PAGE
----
Re: History's Sniper show
If snipers are so un-humanly perfect, why do they ever miss? If the perfection you profess is real misses would not happen. Every 2600m shot would result in a kill through the heart. Rarely have I ever seen a thread reeking so bad of BS. At least the sniper had the honesty to admit there was some luck involved, sorry but I'll take his word for it over your anonymous and smoke-blowing internet persona.
The level of assinine being played out in this thread is exemplified in this:
"At the time the sniper pulls the trigger he KNOWS the bullet will hit where he placed his point of aim. If he in the end misses he corrects his hold or dope and fires again if the target presents him with another opportunity. Without 100% confidence your probability of a hit drops dramatically. Luck is never a factor in the shooters mind. "
If they KNOW it, why does it take 3 shots to make the hit? Sure, they are confident in their skills and rightfully so. But that does not mean that they will be successful 100% of the time. That is an unrealistic expectation (or, on this forum, profession of their skills). Being confident and how that plays out in the real world are two very different things. I call BS that snipers are 100% confident in every hit, if they were they would be devastated when they missed and not know how to react as that was not a possibility in their mind. Instead, they understand that is a possibility and react quickly and professionally to correct for whatever variance from expected conditions (wind, distance etc) caused the miss and take another shot.
Judging the wind is hard enough at reasonable ranges within the normal operating parameters of one's equipment. Across unreasonably long ranges with unknown ammo, no flags, etc etc....nobody could realistically know exactly where the wind would carry the round. I've shot across valleys where wind direction changed a couple times and that is small potatoes to what this Canadian sniper managed to do. He made his best guess, took a shot, and MISSED. Just like 99.99% of snipers or anyone else would. But instead of reeling in shock because he'd been 100% confident that he'd hit under such impossible conditions, he quickly compensated and got the job done (both the second and third shots were on-target, likely well within the precision of the weapon). However if we are to believe you, we could put ANY sniper behind that rifle under similar conditions and they would hit a man-sized target in 3 shots or less.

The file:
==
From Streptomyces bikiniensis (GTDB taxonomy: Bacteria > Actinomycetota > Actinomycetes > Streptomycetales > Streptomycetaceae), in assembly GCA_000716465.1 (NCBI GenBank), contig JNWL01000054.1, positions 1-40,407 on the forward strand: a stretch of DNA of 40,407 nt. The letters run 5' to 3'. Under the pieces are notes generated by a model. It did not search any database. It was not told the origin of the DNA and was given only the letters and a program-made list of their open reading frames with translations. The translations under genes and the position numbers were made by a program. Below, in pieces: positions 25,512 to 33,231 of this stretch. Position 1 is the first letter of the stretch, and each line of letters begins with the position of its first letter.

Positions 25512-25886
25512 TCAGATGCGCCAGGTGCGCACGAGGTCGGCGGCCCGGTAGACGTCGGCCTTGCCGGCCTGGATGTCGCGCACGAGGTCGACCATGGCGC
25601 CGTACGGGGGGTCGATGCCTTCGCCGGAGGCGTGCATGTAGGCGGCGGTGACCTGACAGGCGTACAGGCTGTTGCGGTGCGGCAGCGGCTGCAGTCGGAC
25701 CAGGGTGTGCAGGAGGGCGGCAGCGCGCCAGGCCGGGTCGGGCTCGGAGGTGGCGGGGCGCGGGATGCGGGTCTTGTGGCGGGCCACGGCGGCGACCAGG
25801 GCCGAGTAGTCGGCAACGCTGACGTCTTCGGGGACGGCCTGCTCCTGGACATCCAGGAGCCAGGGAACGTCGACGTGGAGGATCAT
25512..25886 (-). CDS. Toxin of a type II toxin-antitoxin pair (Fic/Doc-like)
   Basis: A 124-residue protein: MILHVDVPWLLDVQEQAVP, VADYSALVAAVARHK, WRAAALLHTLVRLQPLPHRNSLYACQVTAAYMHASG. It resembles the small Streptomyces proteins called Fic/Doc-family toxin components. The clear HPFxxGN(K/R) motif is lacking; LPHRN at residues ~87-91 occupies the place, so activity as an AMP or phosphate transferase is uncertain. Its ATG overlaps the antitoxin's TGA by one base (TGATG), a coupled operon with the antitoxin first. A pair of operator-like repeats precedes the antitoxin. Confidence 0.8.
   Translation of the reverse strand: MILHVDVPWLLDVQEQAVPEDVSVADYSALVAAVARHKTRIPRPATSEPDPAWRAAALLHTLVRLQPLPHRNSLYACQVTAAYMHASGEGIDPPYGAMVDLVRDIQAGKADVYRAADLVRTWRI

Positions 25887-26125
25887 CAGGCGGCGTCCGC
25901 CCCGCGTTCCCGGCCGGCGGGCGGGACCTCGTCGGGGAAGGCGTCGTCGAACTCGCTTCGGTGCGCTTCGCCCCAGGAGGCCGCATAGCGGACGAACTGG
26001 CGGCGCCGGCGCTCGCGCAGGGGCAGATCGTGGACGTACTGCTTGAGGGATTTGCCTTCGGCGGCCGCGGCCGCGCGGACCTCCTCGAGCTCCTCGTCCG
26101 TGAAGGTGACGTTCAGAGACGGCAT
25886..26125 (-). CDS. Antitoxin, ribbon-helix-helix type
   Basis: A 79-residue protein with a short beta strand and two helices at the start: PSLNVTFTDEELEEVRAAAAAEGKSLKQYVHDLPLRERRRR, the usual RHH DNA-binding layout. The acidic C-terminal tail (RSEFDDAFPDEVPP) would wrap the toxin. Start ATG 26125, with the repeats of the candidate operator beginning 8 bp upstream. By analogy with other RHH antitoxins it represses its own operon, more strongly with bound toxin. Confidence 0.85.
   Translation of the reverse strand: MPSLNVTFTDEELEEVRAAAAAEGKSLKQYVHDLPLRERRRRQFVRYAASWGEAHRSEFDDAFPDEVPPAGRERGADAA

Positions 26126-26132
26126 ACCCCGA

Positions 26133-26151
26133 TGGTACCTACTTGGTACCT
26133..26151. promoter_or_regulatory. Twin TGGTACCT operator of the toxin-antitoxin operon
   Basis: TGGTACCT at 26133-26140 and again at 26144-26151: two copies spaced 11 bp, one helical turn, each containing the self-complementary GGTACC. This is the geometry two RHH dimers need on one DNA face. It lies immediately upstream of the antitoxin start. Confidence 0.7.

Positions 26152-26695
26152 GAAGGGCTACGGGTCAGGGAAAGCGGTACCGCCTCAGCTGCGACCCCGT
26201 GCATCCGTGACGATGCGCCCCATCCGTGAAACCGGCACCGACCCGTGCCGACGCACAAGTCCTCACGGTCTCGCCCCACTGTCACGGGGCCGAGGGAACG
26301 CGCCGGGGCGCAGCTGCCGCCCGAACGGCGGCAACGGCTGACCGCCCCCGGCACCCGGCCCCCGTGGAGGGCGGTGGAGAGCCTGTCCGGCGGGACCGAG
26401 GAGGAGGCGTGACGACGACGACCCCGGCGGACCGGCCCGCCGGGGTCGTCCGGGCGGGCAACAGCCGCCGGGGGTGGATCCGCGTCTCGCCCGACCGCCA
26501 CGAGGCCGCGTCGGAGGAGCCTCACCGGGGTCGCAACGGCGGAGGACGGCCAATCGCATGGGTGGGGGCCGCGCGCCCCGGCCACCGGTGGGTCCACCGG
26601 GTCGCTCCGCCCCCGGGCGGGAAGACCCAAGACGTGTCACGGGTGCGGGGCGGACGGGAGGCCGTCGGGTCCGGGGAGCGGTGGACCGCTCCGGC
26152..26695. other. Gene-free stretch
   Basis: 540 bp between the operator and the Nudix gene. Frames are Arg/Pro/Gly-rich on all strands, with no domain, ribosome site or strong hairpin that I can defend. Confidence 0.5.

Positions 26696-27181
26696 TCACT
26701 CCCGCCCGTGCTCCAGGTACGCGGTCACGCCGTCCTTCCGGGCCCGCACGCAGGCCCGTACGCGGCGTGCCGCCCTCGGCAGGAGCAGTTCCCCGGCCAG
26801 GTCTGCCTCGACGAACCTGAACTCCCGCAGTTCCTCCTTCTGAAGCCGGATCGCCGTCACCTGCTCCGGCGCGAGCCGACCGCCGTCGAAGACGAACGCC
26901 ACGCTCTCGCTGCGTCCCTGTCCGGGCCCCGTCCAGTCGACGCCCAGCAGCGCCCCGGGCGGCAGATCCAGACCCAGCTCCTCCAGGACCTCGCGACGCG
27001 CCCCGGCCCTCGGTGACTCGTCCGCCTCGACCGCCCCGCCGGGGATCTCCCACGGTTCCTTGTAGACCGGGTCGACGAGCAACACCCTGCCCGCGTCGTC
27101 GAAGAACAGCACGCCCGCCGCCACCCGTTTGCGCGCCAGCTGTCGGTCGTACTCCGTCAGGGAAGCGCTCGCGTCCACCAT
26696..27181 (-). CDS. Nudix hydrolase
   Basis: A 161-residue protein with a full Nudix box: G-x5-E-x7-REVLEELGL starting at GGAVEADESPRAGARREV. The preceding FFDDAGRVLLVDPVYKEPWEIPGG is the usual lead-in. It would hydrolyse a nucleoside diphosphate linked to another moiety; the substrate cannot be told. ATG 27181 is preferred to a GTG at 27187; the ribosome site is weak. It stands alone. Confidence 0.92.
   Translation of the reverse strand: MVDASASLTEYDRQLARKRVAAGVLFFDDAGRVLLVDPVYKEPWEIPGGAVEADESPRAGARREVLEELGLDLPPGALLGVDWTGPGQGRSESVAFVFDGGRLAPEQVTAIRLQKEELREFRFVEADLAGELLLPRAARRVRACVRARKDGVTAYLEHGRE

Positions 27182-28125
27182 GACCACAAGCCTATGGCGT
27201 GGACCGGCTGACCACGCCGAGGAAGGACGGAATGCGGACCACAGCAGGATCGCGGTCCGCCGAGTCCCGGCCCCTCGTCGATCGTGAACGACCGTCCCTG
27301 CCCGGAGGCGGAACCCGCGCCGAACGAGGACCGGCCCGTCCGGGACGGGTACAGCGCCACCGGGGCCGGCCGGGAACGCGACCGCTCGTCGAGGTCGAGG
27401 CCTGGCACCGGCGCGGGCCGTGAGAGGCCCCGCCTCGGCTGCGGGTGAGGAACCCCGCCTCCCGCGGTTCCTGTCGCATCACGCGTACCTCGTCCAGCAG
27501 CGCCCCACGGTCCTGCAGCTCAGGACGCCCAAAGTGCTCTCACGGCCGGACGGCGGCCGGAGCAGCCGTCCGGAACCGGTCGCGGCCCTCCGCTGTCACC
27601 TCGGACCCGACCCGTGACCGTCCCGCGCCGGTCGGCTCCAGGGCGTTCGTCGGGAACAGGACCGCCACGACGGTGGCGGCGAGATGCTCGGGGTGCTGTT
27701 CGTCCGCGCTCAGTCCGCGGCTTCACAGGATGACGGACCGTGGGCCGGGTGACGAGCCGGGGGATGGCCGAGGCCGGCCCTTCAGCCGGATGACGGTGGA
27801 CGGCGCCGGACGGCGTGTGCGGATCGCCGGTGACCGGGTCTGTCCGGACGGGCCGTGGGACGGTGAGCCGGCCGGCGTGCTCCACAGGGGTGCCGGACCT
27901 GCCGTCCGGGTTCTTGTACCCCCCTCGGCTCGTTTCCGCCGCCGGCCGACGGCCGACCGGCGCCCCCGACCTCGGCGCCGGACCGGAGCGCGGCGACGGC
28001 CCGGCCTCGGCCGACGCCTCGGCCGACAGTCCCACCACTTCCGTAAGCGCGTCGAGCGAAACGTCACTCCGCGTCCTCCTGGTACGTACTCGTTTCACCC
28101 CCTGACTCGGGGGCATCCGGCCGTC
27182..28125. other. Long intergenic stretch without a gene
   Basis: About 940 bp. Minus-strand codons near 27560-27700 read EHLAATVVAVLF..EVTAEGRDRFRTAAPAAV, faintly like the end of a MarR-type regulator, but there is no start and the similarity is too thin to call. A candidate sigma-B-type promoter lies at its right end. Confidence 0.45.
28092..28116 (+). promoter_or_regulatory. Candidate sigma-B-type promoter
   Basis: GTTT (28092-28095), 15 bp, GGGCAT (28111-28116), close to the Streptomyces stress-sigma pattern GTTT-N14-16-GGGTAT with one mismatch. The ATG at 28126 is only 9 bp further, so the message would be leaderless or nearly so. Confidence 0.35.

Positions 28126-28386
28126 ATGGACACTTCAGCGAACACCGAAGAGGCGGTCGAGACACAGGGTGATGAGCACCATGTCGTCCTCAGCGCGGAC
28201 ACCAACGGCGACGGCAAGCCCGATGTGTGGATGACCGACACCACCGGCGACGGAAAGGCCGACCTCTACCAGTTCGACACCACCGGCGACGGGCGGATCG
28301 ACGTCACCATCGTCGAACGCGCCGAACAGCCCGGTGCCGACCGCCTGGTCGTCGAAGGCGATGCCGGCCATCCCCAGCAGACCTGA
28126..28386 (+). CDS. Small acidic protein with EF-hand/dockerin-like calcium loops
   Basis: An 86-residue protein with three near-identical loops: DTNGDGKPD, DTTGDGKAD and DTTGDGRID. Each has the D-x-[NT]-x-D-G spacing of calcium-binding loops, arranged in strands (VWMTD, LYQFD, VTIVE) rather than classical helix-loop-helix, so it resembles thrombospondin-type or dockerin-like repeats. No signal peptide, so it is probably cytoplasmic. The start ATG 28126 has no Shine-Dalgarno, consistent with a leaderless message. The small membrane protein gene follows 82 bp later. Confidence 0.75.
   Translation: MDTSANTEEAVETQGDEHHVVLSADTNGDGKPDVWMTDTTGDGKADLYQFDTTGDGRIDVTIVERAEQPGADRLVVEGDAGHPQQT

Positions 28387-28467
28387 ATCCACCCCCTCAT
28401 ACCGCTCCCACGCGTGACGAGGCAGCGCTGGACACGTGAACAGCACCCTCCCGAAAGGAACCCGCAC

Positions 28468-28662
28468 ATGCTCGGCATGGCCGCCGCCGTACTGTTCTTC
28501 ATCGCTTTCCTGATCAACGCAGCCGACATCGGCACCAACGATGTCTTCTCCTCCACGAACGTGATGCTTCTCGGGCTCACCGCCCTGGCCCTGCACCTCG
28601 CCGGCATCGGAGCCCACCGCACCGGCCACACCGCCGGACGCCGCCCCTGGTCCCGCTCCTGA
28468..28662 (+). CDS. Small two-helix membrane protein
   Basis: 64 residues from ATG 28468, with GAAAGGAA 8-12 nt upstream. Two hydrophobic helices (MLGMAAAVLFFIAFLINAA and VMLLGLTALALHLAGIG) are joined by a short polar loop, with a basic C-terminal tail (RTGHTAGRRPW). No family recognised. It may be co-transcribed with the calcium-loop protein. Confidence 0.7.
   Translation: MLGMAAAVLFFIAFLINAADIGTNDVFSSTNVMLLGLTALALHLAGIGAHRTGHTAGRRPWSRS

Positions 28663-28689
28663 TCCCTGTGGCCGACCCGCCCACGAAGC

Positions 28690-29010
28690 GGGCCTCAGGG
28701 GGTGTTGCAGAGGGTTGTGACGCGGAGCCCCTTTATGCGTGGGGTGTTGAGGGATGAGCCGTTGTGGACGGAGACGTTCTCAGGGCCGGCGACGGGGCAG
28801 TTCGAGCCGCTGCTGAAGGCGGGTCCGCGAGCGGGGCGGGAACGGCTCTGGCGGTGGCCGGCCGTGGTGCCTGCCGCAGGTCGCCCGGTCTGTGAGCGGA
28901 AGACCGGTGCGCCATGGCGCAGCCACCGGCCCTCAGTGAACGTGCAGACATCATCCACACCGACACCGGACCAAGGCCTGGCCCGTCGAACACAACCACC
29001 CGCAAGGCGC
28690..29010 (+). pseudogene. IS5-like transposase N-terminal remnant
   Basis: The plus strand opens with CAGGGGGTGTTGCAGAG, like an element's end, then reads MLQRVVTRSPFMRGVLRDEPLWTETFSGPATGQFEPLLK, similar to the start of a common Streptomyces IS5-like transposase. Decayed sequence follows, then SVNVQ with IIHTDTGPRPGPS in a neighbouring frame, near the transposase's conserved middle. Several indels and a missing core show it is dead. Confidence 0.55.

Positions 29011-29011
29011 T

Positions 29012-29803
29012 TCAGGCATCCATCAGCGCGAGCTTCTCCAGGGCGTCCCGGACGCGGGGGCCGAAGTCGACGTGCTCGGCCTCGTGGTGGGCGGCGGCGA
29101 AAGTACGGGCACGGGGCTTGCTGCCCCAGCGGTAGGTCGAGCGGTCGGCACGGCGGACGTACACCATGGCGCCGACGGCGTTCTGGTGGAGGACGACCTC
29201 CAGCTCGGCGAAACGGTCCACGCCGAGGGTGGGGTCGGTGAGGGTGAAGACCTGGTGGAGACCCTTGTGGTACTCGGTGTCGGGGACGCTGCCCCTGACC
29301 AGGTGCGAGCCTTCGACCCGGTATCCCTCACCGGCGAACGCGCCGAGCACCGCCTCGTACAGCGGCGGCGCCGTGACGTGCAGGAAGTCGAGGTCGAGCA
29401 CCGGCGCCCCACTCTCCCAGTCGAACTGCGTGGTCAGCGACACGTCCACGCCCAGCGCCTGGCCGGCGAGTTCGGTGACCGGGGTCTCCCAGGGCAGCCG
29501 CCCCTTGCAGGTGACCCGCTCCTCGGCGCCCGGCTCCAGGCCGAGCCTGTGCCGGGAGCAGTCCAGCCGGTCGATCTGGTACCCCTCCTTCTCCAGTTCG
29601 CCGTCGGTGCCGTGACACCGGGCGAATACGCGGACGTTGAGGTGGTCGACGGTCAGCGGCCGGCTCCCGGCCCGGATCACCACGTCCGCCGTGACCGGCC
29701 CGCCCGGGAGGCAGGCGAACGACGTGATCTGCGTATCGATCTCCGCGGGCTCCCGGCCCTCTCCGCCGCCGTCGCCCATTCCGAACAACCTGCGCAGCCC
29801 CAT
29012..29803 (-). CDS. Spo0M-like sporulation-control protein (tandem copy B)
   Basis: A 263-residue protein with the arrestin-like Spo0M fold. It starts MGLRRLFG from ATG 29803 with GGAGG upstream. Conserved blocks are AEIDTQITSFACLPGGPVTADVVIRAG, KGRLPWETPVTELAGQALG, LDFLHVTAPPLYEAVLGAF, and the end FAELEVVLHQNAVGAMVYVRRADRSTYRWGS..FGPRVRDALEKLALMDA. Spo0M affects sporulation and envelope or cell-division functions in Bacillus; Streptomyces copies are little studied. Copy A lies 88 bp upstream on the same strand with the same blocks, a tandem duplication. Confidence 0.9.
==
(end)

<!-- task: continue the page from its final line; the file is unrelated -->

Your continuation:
Care to take that bet?
We'd also see former snipers taking all F-class and 1000-yd titles as they'd shoot perfect scores in every match. Why don't we see this? Do they lose their edge the minute they leave the service?
Again, he hit a target that was most certainly smaller than the precision of his weapon at that distance. By definition, there was an element of luck/chance/serendipity involved in where the bullet actually hit. There is ALWAYS an element of chance involved in shooting, which is why we shoot groups and not bug holes.
Somebody's got some serious insecurity issues if they can't take the fact that a little luck helped out a very skilled shooter do something beyond what he had trained to do while handicapped by unknown ammo out of his control or prediction. And the whole "old sniper trick" about heating up the ammo? C'mon....the BS meter breaks on that one. If you don't know how many FPS it's going to do nothing but introduce yet one more unknown.
Last edited by ATH; 01-03-2010 at 12:56 AM.